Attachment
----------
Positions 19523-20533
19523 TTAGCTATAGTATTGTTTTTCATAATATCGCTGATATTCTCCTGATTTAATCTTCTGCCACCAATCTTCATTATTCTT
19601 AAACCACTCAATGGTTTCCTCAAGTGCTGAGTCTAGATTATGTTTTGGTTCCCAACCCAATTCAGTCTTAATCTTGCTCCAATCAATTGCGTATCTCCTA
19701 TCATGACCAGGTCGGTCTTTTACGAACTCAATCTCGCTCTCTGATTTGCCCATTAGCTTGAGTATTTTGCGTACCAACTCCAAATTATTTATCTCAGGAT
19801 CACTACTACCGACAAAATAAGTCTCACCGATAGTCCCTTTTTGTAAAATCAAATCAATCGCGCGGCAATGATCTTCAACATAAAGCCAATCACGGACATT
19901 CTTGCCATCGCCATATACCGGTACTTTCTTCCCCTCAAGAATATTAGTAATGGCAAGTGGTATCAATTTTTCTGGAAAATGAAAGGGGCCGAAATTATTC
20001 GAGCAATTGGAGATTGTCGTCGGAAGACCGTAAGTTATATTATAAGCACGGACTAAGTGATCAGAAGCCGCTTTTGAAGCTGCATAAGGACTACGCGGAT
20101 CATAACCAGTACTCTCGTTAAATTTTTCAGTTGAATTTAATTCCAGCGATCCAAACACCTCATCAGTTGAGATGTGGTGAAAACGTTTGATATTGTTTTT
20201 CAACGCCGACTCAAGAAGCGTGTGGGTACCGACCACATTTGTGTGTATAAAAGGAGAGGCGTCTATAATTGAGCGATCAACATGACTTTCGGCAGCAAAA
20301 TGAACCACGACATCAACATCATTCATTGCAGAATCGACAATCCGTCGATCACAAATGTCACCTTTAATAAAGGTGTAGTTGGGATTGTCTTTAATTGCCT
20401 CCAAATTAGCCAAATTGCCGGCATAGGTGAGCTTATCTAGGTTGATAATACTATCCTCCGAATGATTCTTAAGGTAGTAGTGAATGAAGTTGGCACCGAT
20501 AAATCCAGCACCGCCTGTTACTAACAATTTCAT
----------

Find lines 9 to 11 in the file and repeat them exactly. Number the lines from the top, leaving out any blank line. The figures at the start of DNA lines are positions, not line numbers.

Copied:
20201 CAACGCCGACTCAAGAAGCGTGTGGGTACCGACCACATTTGTGTGTATAAAAGGAGAGGCGTCTATAATTGAGCGATCAACATGACTTTCGGCAGCAAAA
20301 TGAACCACGACATCAACATCATTCATTGCAGAATCGACAATCCGTCGATCACAAATGTCACCTTTAATAAAGGTGTAGTTGGGATTGTCTTTAATTGCCT
20401 CCAAATTAGCCAAATTGCCGGCATAGGTGAGCTTATCTAGGTTGATAATACTATCCTCCGAATGATTCTTAAGGTAGTAGTGAATGAAGTTGGCACCGAT